Most assume that smartphones, such as the iPhone or an Android phone. are the number one distraction for teen drivers. According to a AAA study, this is not the case. In a lengthy study, AAA found that 15% of accidents caused by distracted driving amongst teens was the passenger causing the distraction; 12% of accidents were caused by the use of a smartphone.
You can learn more from the CBS video below:
Another interesting statistic was almost two thirds of those injured in teen car accidents are not the driver of the vehicle causing the accident; those injured are often passengers or in other vehicles.
Distracted driving continues to come up more and more in the Los Angeles area. When drivers are sitting in traffic or traveling down the Interstate, it is very easy to become distracted by a smartphone notification. This may be a text message, a Facebook or Snapchat notification or a simple Google Maps or GPS command. It is human nature to address any notification as soon as it comes in. For this reason, we suggest all drivers put their smartphone in the glove box before they start driving.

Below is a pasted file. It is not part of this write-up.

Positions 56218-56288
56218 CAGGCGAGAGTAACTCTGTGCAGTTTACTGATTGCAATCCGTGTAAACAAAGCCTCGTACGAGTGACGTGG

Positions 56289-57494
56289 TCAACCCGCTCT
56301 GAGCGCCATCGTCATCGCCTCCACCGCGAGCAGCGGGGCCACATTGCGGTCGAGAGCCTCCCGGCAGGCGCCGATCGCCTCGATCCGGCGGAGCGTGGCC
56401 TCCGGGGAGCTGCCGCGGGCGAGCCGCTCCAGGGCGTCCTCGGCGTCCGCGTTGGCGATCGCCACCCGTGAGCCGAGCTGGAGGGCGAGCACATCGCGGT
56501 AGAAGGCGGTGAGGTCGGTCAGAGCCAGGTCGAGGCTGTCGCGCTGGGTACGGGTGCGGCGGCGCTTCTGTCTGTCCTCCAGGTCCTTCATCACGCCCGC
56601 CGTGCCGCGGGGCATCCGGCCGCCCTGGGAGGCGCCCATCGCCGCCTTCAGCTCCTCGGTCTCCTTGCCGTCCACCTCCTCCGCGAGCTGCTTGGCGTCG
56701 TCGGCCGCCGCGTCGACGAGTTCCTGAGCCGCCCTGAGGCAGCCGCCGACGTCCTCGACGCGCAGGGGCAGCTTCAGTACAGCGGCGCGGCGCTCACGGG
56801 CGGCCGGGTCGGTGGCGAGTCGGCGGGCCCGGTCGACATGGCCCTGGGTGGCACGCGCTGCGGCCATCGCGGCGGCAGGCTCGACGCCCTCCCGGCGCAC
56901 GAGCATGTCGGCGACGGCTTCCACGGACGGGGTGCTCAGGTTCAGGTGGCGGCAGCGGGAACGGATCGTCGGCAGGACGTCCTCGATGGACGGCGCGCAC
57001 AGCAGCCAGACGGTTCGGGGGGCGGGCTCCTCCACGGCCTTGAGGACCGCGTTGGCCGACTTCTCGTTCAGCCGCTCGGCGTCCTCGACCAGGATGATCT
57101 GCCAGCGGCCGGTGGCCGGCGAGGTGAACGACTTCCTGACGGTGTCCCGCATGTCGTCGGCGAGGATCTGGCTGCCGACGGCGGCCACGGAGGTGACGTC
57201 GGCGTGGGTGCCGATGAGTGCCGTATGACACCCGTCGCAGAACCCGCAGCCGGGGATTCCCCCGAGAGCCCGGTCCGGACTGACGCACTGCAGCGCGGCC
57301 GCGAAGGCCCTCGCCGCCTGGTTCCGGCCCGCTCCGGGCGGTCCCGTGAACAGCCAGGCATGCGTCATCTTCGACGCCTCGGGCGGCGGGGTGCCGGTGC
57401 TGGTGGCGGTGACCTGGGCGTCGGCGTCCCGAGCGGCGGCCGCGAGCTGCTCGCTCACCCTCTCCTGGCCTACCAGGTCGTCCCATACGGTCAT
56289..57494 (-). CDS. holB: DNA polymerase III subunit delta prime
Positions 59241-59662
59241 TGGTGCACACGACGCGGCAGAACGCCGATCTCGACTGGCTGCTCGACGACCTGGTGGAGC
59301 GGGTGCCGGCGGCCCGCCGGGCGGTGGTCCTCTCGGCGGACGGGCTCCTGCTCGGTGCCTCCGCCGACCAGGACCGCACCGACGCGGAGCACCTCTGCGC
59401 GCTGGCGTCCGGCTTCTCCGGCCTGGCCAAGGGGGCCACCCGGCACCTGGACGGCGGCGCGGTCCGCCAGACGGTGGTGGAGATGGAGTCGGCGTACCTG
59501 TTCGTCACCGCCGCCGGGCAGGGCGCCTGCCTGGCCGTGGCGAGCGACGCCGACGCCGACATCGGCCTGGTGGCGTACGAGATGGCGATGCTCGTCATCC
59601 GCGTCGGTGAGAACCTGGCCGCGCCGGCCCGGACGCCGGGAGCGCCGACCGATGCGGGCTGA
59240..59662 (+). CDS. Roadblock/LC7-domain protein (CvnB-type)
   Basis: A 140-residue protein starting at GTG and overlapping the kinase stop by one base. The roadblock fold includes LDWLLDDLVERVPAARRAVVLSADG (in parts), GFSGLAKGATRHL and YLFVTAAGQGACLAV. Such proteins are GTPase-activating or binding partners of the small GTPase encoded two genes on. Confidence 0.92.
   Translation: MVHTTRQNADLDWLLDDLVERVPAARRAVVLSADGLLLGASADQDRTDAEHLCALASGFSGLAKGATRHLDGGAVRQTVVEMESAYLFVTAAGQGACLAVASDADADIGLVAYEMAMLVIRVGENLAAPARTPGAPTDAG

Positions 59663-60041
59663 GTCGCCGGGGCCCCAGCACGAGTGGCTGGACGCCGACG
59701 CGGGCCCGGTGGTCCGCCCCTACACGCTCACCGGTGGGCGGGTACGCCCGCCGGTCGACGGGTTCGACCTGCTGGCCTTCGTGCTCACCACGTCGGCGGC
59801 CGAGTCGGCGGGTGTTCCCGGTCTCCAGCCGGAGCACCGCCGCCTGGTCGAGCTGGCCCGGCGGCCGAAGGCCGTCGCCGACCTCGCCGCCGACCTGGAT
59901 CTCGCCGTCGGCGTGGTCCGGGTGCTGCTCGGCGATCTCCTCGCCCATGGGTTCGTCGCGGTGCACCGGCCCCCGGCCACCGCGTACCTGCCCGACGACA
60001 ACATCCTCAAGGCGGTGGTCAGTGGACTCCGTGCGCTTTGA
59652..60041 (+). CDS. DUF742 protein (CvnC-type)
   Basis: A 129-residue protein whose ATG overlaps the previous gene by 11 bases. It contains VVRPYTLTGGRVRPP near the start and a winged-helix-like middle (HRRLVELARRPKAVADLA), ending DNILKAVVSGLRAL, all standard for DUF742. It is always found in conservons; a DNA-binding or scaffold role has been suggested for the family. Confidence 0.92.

As a parent or guardian, it is important to remember that you lead by example. If you are looking at your iPhone, Android or Blackberry while driving a vehicle there is a good chance your child will do so as well. Take the initiative to put your cell phone away while behind the wheel of a moving vehicle.
Avoiding distractions is very important as a driver. Lead by example and do not attempt to distract a driver while as a passenger in a vehicle. If passengers behave appropriately and drivers do not use their cell phones the number of accidents will drop drastically.